Today, Rep. Edward J. Markey (D-Mass.), a senior member of the House Energy and Commerce Committee, and Rep. Vern Buchanan (R-Fla.) introduced legislation that addresses the growing public health epidemic of prescription drug abuse. The bill, The Pill Mill Crackdown Act of 2011, will double the jail time and triple the fines for "pill mill" operators who prescribe medically unnecessary drugs. It also specifies that assets seized from these drug dealers be used to support prescription drug databases which are intended to prevent the illegal dispensing of prescription medicines. The legislation also strengthens prescription standards for certain addictive pain drugs, making them more difficult to fraudulently obtain.
"At these "pill mills', getting medically unnecessary painkillers from a doctor is as easy as taking candy from a baby," said Rep. Markey. "Doctors offices should not be 'pill mills' where addicts shop for painkillers. This legislation will help curb the growing epidemic of prescription drug abuse by cracking down on the healthcare providers who prescribe medically unnecessary painkillers and will support law enforcement in their efforts to identify and stop illegal activities."
"Today, we take a crucial step toward putting these pill mills out of business," said Rep. Buchanan. "Many of these so-called pain clinics are nothing more than illegal drug distribution networks that bring untold misery to our children, our families, and our communities. I appreciate the bipartisan support I've received from members across the country who recognize the severity of this epidemic."
The Boston Globe recently reported on a former doctor and nurse practitioner in Massachusetts who were charged with prescribing medically unnecessary painkillers to known drug addicts, resulting in the drug overdose deaths of six people. Throughout Massachusetts, a significant proportion of diverted opioids (painkillers) originate within the state, where pill mills are rampant.
"Congressman Markey's legislation adds an important tool to our arsenal to ensure that those predatory doctors who feed the addiction of vulnerable, weak individuals for their own personal, financial gain, are held accountable," Middlesex District Attorney Gerald Leone said. "Additionally, we know that these individuals prescribe excessive amounts of drugs to others who similarly wish to exploit addiction, which goes directly to supplying the illegal drug market of these pills."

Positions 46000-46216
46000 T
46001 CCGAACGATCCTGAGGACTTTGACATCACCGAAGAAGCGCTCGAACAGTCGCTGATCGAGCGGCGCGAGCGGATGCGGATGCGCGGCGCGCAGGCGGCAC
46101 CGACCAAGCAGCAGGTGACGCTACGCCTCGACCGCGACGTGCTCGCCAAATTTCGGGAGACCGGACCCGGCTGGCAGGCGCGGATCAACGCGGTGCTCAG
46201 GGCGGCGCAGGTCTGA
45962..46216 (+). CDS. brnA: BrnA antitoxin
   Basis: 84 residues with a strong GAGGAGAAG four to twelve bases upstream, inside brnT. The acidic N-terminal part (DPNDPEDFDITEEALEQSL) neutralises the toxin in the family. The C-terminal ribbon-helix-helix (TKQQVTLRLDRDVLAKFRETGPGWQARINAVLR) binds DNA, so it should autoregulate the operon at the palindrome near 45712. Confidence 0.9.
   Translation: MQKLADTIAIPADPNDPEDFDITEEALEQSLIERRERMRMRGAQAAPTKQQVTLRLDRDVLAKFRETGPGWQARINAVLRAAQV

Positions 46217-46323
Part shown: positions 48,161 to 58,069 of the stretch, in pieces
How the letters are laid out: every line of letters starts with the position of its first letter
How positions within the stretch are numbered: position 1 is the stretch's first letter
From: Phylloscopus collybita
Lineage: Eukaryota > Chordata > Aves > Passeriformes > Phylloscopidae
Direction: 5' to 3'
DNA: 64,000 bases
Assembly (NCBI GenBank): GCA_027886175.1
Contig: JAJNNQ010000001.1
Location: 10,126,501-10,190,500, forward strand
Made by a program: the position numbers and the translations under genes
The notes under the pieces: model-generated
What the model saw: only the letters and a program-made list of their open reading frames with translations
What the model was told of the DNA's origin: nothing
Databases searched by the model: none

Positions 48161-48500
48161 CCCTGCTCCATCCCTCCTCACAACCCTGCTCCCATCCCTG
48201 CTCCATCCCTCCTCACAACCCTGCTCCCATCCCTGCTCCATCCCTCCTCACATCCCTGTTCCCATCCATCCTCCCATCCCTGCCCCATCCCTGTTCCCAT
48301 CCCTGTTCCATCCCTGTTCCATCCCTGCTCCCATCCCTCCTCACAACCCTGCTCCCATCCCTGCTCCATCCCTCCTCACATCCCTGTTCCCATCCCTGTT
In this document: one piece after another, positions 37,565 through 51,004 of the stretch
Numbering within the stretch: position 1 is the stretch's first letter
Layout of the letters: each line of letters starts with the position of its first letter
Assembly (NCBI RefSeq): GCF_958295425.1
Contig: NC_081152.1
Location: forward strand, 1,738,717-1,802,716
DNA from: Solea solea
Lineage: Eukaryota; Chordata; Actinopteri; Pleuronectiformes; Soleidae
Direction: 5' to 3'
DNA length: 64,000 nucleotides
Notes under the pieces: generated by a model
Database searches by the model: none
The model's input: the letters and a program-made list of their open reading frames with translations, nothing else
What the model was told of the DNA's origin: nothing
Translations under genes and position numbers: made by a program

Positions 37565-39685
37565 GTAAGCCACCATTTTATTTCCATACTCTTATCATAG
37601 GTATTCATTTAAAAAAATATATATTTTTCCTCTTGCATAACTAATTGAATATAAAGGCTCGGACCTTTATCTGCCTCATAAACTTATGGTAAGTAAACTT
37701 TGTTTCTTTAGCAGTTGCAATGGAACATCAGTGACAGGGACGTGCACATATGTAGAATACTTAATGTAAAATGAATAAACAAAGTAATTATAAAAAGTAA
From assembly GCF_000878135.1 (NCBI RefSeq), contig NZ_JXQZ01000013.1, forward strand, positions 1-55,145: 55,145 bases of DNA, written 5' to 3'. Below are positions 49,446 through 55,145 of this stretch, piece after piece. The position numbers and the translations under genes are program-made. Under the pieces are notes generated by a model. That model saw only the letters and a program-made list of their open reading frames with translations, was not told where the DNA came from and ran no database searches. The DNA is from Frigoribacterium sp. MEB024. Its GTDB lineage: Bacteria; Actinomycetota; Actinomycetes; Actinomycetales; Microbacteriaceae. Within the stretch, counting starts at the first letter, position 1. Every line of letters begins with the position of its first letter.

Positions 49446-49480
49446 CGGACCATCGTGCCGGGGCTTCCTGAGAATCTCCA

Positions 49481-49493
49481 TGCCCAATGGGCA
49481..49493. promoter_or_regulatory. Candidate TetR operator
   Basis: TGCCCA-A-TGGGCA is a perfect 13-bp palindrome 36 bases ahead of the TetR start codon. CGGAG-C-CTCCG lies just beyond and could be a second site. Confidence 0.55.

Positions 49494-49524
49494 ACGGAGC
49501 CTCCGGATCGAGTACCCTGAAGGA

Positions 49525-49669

Drafted in consultation with federal and state authorities, the legislation will allow the Drug Enforcement Agency to use the assets seized from these drug dealers to enforce drug laws and use the profits to support state databases to identify illegal activities. Last summer, Massachusetts moved to strengthen its database -- the Prescription Monitoring Program -- that provides law enforcement with critical data to curb prescription drug abuse and prevent "doctor shopping." At least 9,000 Massachusetts residents are estimated to engage in the practice of "doctor shopping," a practice that occurs when a patient requests treatment or prescriptions from multiple healthcare providers without disclosing that information to their doctor or coordinating that care.
"Emergency departments are the front lines of emerging public health crises like the prescription drug abuse epidemic," said Jason Tracy, MD, Site Chief of Emergency Medicine at Cambridge Health Alliance's Whidden Hospital campus. "Congressman Markey's bill offers important steps to identify and combat this abuse, improving the safety and well-being of people across the country."
Specifically, the bill would:
* Toughen federal penalties for pill mill operators by doubling the prison sentence from 10 to 20 years and tripling the fine from $1 million to $3 million.
* Stipulate assets seized from violators to be sold and the proceeds used: to fund drug monitoring databases in the states; to fund DEA enforcement actions against Pill Mills; and, to support drug treatment programs within the Substance Abuse and Mental Health Services Administration.
* Reclassify hydrocodone combination drugs (one of the most addictive and dangerous drug mixtures) to make them a Schedule II drug that is more difficult to prescribe and obtain.